With a shudder, Gracie surveyed the small museum room filled with colorful Native American pottery. Other than the frigid air and imposing metal gates which enclosed the small group of seven, she would have loved this fascinating tour. Her students, James and Susannah especially, would have been enthralled by the docent-led exploration of pottery, tools and ancient art.

As it was now, she didn’t plan on ever returning. Too many unpleasant memories. She watched the now very obtrusive security cameras whirr to catch all movement, every person but Quinn a study in controlled fear. Had the video captured the theft?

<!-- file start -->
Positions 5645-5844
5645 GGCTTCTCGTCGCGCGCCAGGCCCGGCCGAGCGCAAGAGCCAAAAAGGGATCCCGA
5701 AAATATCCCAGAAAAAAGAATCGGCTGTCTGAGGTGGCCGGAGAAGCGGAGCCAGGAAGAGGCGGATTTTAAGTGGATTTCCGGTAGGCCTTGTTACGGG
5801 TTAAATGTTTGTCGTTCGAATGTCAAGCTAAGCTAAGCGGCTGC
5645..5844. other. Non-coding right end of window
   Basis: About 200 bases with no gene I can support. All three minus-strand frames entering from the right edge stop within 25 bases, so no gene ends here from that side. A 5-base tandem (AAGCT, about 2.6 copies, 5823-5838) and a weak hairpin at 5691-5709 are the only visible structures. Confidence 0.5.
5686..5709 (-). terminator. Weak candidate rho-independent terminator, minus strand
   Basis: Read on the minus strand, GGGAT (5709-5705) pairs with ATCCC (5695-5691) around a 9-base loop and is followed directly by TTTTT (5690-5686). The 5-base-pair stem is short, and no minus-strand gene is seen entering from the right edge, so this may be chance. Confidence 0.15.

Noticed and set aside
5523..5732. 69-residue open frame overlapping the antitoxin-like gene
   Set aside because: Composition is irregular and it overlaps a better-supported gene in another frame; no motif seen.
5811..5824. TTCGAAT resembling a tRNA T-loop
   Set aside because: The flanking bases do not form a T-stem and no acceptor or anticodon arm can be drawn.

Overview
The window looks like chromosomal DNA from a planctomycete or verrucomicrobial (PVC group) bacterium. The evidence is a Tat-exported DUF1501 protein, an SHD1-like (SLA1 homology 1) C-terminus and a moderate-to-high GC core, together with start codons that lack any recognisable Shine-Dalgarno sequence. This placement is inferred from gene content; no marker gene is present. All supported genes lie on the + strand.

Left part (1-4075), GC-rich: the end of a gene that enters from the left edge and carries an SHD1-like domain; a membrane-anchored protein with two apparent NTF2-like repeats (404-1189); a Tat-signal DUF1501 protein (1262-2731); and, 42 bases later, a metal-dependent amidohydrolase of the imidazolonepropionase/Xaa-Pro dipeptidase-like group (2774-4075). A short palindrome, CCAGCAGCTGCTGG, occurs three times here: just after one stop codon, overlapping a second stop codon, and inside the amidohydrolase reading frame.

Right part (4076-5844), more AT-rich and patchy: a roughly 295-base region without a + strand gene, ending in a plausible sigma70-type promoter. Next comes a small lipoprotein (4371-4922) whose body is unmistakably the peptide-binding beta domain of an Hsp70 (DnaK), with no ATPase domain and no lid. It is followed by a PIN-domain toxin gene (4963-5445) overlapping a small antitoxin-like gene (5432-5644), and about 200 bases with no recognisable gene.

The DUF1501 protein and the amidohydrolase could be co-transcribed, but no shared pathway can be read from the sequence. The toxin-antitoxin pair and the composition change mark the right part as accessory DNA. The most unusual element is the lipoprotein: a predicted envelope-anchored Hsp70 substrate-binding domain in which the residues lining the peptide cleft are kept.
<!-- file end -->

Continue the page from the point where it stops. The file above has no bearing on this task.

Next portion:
While Marina, the outspoken and opinionated lieutenant, raked poor Jessica over with veiled accusations, Gracie crossed the room to stand by Maxine.

Quinn continued his discussion with Tiffany, no flirting smiles but pure male interest still smoldered in his eyes. His stiffened posture and quick glance at her movement signaled she was next and blared his displeasure with her choice of companions.

“Maxine, I’m… I’m really sorry for my earlier accusation. I’m a little skittish with the confinement and want this over with as soon as possible.”

“Don’t we all.” Maxine smoothed her fly-away red hair and narrowed her eyes. “You seem pretty bothered by the gates, something got you spooked?”

Deep breath. No need spilling the upside down story of her recent problems to a complete stranger. Time with her FBI AGENT beau and his partner had taught her the value of limited words. And cold showers. But she didn’t need those thoughts making everything worse. Getting ahead of God’s timing with Steven ranked high on her “to be avoided” list.